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Matching Rules
Updated over a week ago

Types of Rules

(1) Match on Similarity: Members with similar answers get paired up.

Imagine you have a group of members who have indicated their preferences for weekend activities:

  • Member 1: Loves hiking, enjoys reading, interested in cooking

  • Member 2: Enjoys hiking, loves cooking, interested in photography

  • Member 3: Loves photography, enjoys cooking, interested in hiking

Match on Similarity:

In this case, "Match on Similarity" means that the system will pair members based on how closely their preferences align. For example:

  • Member 1 might be matched with Member 2 because they both enjoy hiking and have an interest in cooking.

  • Member 2 could also be matched with Member 3 since they both love cooking and have an interest in another shared activity (hiking for Member 2 and photography for Member 3).

This way, members are paired with others who have similar interests, making it more likely that they'll enjoy their time together and form meaningful connections.

(2) Match with Sub-Groups: You can group members based on specific answers and decide if they should match within that group.

Imagine you have a sub-group of members who are interested in a specific hobby:

  • First Tag: Photography Enthusiasts

    • Answer Response 1: Amateur Photographer

    • Answer Response 2: Professional Photographer

    • Answer Response 3: Photography Student

Rule: Must Match

In this scenario, the rule "Must Match" means that members within the "Photography Enthusiasts" sub-group will be matched with each other based on their level of experience or interest in photography. So, an amateur photographer might be paired with a photography student to share tips and learn from each other, while professional photographers can connect to discuss advanced techniques and industry insights. This ensures that members are matched with others who share their specific interest, fostering more meaningful and relevant connections.

(3) Match across Sub-Groups: You can also match members from different groups based on their answers.

Imagine you have two sub-groups of alumni based on their graduation years:

  • First Tag: Cohort 2010

    • Answer Response 1: Graduated in 2010

    • Answer Response 2: Interested in Networking

    • Answer Response 3: Lives in New York

  • Second Tag: Cohort 2015

    • Answer Response 1: Graduated in 2015

    • Answer Response 2: Interested in Mentorship

    • Answer Response 3: Lives in San Francisco

Rule: Can Not Match

In this case, the rule "Can Not Match" means that members from Cohort 2010 will not be matched with members from Cohort 2015 based on their graduation year. However, they could still be matched based on other criteria, such as their interest in networking or mentorship, or their location. This allows for cross-cohort connections while still respecting the boundaries of each graduation year.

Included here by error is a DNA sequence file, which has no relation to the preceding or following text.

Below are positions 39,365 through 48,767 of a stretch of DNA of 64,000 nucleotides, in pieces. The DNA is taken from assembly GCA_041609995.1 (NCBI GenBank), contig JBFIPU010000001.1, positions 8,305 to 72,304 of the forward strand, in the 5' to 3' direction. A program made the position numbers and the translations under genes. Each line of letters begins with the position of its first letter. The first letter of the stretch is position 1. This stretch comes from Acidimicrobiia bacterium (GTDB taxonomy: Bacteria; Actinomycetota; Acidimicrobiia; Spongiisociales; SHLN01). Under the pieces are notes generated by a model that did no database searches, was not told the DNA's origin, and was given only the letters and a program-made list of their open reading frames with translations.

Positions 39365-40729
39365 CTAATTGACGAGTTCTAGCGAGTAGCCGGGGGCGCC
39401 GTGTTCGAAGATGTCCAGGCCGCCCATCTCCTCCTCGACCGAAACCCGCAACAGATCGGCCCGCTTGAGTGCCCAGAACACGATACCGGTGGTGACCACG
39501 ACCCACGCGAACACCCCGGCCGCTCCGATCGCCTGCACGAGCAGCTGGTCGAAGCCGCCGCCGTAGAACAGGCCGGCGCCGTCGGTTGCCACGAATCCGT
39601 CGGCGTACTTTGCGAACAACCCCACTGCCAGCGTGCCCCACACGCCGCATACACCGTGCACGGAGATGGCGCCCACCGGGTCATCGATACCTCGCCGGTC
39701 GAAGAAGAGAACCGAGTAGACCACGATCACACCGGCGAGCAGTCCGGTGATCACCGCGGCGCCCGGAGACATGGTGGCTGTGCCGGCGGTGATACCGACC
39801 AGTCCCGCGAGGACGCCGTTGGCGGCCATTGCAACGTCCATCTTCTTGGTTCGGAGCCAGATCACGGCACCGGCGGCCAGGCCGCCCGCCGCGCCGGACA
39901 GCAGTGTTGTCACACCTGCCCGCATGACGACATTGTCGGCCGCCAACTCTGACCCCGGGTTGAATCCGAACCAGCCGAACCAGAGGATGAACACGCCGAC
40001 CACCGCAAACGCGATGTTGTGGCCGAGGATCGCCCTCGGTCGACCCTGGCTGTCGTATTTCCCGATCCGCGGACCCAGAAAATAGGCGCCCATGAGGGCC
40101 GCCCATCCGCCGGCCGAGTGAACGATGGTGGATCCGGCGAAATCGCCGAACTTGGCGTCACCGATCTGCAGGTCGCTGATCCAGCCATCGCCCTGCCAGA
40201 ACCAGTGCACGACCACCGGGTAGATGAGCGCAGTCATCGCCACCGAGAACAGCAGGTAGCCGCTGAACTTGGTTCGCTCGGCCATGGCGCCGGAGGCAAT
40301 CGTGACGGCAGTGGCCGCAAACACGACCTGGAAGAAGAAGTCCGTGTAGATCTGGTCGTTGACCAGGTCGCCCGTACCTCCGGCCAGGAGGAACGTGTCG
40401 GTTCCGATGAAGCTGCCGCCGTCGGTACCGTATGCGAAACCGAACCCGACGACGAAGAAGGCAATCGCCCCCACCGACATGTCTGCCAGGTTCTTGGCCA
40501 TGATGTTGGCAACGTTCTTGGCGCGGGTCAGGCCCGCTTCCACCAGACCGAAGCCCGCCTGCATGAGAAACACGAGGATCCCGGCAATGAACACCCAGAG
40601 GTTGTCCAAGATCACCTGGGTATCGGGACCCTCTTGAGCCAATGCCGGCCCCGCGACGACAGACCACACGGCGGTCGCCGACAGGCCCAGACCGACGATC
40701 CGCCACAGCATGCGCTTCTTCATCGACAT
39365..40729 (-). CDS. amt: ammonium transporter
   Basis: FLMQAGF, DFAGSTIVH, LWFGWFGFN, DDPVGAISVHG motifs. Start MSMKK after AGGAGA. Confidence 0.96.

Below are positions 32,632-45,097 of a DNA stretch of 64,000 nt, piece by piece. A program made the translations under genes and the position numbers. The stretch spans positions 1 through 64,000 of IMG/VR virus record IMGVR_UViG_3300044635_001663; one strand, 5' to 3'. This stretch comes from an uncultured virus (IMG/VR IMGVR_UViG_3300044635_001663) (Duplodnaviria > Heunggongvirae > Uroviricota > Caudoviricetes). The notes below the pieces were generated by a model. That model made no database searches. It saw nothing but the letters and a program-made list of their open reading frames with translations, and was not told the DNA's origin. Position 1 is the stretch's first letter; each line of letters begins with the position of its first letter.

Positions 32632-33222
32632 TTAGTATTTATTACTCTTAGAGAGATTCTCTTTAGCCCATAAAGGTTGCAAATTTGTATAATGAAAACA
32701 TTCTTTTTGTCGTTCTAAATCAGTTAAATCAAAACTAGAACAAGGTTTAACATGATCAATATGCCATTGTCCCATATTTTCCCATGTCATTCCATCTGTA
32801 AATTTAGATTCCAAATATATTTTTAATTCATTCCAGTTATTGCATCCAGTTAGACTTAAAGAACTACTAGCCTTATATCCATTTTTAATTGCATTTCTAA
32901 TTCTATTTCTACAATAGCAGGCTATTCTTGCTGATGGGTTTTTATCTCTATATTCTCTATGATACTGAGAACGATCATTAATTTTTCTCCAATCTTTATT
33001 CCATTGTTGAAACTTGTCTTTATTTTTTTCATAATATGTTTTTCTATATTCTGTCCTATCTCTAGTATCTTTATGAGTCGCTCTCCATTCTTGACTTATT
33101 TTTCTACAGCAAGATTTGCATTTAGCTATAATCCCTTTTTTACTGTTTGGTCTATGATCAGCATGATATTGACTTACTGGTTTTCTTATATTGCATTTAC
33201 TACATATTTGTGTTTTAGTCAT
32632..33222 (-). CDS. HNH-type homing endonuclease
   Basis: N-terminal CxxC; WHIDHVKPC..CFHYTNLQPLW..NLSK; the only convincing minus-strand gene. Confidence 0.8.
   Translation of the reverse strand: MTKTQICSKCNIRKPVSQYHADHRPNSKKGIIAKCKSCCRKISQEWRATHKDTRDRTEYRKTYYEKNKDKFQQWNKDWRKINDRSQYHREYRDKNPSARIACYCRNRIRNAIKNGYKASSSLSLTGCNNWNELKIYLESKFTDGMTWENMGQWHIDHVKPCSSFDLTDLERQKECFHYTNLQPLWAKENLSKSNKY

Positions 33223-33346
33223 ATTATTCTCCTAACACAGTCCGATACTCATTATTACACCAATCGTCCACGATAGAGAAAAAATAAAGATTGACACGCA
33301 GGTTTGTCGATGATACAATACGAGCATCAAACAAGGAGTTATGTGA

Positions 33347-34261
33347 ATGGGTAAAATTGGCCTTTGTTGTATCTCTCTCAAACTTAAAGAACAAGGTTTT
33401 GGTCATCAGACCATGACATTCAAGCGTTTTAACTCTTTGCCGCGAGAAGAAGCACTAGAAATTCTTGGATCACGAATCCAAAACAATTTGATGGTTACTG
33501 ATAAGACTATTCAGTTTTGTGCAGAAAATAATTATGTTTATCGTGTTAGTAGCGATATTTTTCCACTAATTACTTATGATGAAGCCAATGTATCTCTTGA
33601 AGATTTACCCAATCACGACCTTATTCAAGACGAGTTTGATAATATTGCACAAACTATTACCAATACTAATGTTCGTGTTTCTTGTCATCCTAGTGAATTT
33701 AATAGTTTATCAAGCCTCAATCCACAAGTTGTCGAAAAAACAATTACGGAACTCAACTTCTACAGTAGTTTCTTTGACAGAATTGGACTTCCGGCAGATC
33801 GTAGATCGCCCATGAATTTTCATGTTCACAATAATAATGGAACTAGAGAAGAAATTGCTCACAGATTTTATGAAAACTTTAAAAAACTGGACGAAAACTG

(4) Create Custom Rules: Make your own rules for how members should match based on their answers.

Imagine you have a group of members with diverse interests and professional backgrounds:

  • First Tag: Industry

    • Answer Response 1: Tech

    • Answer Response 2: Healthcare

    • Answer Response 3: Education

  • Second Tag: Hobby

    • Answer Response 1: Photography

    • Answer Response 2: Cooking

    • Answer Response 3: Hiking

Custom Rule:

You want to create a custom rule that matches members who are in the tech industry and have photography as a hobby:

Rule: Must Match

  • Members who select "Tech" under the Industry tag and "Photography" under the Hobby tag must be matched together.

You can also create a rule that prevents members from the same industry from being matched if they have different hobbies:

Rule: Can Not Match

  • Members who select the same response under the Industry tag but different responses under the Hobby tag cannot be matched together.

Additionally, you might want to create a rule that gives preference to matches within the same industry if they share a common hobby:

Rule: Prefers

  • Members who share the same response under both the Industry and Hobby tags are preferred matches.

By creating these custom rules, you can tailor the matching process to ensure that members are paired based on specific criteria that are important to your group, leading to more meaningful and relevant connections.

(5) Handling Unmatchable Members: Decide what to do if some members don't match with anyone.

Imagine you have a group of members with the following interests:

  • Member 1: Interested in art and music

  • Member 2: Interested in technology and gaming

  • Member 3: Interested in sports and fitness

After applying all the matching rules, you find that Member 4, who is interested in gardening and cooking, doesn't fit any of the rules and has nothing in common with the other members, making them "unmatchable."

Options for Handling Unmatchable Members:

  • Don't Match Them: In this scenario, you might decide not to force a match for Member 4. Instead, they could be placed on a waiting list until a more suitable match joins the group or until new interests are added that align with theirs.

  • Match Them Anyway: Alternatively, you could choose to match Member 4 with someone who has the least divergent interests, even if they don't have anything in common. For example, Member 1, who is interested in art, might be the closest match, as both art and gardening involve creativity and aesthetics.

By deciding how to handle unmatchable members, you can ensure that everyone has the best possible experience, even if perfect matches aren't always available.

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